Why Christians Should Celebrate the Downfall of Roe v. Wade

The real issue is that too many Christians crumple under the weight of mere public opinion. Whenever empathy becomes the chief virtue of a Christian, their moral waters are muddied. “Winsomeness” somehow looks like “silence.”  


John Stonestreet

Kasey Leander

The day that Roe v. Wade died, reactions were mixed. Those who long supported Roe’s legal death work mourned the victory for life. For many, it provoked fear, sadness, outrage, and hyperbole. “I thought I was writing fiction in The Handmaid’s Tale,” Canadian author Margaret Atwood wrote. “The Supreme Court is making it real.”  

On the other hand, many pro-lifers celebrated. “For nearly fifty years, America has enforced an unjust law that has permitted some to decide whether others can live or die. We thank God today that the Court has now overturned this decision,” said Archbishop José Gómez, president of the U.S. Conference of Catholic Bishops.  

The only truly surprising reaction came from a third group. While technically pro-life, this group viewed the overturning of Roe as a sort of problem, a cause for caution and even sorrow. Some even condemned the celebrations they saw from the rest of us.  

 Apologist Mike Winger referred to this group as “the sideways people,” 

“… because it’s like they are taking a sudden turn from the issue at hand and going sideways onto other things they care about more. Or perhaps it’s because they are “looking sideways” at this whole thing in the sense of being bothered by it, even if not repudiating it. ”

He’s right. After achieving a goal that united Christians for nearly 50 years, it was strange to see a tone of fear and concern from some corners of the Church.  

If the caution came from a fear that the Dobbs decision was wrongly understood to have ended abortion or to have settled the issue, that’s valid. Overturning Roe did neither. As many have said, this is not the end of this battle on behalf of pre-born life. It’s not even the beginning of the end. At best, it’s the “end of the beginning.” The pro-life movement must continue, and its future has to be not only pro-child but also pro-mother, treating people, especially women caught in unexpected pregnancies with compassion and support while unraveling the lies our culture tells them about their child’s life. All of this is true. But that’s not really where these critiques were coming from.  

These were coming from Christians who declared that real compassion precluded celebration and that we must “lament” with women who no longer have a presumed right to end the life of their child. It was as if the real problem was that this particularly heinous choice was being taken away from them. Abortion is an act of violence to both mothers and children. Only a society that’s been deeply poisoned by a culture of death pretends otherwise. Should celebrations of the Emancipation Proclamation have been muted as well?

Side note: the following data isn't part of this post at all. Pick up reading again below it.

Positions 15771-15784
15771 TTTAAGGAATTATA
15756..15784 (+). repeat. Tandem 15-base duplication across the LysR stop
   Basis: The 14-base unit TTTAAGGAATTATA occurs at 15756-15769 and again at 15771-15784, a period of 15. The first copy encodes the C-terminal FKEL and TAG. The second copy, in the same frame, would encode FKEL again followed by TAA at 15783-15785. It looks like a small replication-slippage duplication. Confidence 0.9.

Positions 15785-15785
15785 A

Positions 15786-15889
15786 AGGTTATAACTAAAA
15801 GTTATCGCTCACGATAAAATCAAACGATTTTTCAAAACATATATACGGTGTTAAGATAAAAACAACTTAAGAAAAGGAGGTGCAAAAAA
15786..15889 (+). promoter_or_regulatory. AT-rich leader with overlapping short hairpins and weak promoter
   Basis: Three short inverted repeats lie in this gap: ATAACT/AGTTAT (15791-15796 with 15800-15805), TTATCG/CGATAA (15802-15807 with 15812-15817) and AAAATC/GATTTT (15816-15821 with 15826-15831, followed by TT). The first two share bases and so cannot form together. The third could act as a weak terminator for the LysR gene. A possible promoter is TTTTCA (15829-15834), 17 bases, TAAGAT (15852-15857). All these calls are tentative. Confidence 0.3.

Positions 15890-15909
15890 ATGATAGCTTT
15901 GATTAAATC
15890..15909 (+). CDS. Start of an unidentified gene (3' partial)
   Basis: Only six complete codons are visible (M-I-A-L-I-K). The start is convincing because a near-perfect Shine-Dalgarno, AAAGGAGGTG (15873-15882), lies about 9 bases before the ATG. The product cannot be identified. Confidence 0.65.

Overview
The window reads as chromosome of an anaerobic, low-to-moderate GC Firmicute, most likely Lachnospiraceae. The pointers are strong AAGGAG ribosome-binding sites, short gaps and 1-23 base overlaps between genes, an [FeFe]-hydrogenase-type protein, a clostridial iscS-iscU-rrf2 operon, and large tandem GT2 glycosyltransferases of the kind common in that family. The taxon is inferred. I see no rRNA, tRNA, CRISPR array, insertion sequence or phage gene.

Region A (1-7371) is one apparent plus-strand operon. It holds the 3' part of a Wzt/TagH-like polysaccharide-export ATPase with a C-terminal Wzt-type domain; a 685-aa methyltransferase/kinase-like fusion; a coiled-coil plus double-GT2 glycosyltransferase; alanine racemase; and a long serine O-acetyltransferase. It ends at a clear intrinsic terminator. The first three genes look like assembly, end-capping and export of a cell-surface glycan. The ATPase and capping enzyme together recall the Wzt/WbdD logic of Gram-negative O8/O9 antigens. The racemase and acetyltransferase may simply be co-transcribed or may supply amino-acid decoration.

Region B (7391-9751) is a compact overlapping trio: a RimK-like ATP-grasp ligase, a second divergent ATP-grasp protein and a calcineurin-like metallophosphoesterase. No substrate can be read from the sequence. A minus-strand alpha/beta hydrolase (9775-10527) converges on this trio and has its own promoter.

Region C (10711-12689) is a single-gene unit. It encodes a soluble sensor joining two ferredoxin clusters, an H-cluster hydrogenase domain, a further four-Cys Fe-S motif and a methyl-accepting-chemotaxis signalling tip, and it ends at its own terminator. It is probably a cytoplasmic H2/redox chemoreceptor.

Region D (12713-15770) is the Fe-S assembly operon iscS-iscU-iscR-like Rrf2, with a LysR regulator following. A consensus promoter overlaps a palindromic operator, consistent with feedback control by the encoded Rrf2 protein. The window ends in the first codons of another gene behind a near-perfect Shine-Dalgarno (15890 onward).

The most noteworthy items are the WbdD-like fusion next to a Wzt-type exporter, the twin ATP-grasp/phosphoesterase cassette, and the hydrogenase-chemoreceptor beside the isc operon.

The real issue is that too many Christians crumple under the weight of mere public opinion. Whenever empathy becomes the chief virtue of a Christian, their moral waters are muddied. “Winsomeness” somehow looks like “silence.”  

Cultural elites, from business to entertainment, have made it perfectly clear: To speak out against abortion carries with it the crushing stigma of somehow hating women, of being merely “pro-birth,” of needlessly offending our neighbors with divisive rhetoric. The tragic irony is anyone who favors the killing of unborn children can publicly say so without a hint of moral disapproval from some of these Christians.  

This imbalance is, of course, not new for pro-life advocates. We’ve come to expect it from those who are deceived by the worst ideas of our age. But we don’t expect it from those who claim to be pro-life.  

Princeton Professor Robert P. George often tells of a question he asks his students. If you had been born before the Civil War, would you have accepted slavery, or opposed it? Nearly every student quickly answers that they would have opposed slavery and would have worked tirelessly to dismantle it. “Of course, this is nonsense.” George writes: “Only the tiniest fraction of them, or any of us, would have spoken up against slavery or lifted a finger to free the slaves.” 

If he’s going to believe those students who claim the moral high ground, George demands that they show evidence of how they have stood, today in some context, for an unpopular victim of injustice, knowing that, as a result of their moral witness, they would lose standing with their peers, be loathed and ridiculed by powerful people and institutions, abandoned by some of their friends, called nasty names, and denied valuable professional opportunities.  

Because that is the cost of moral clarity. If we will not even risk being liked, the end of Roe v. Wade feels more like a problem than the win it really is. 

Of course, from here, if we’re going to show true love, it’s far more difficult than simply speaking pro-life opinions. It will cost us to support crisis pregnancy centers at the level they need to be supported, to protect at-risk mothers, to show compassion to all children, and to live lives that are in line with God’s plan for human flourishing. 

In short, there’s plenty of work to do. But we can do that work and still celebrate the end of a legal obstacle to life that has poisoned so much of our culture for so long. 


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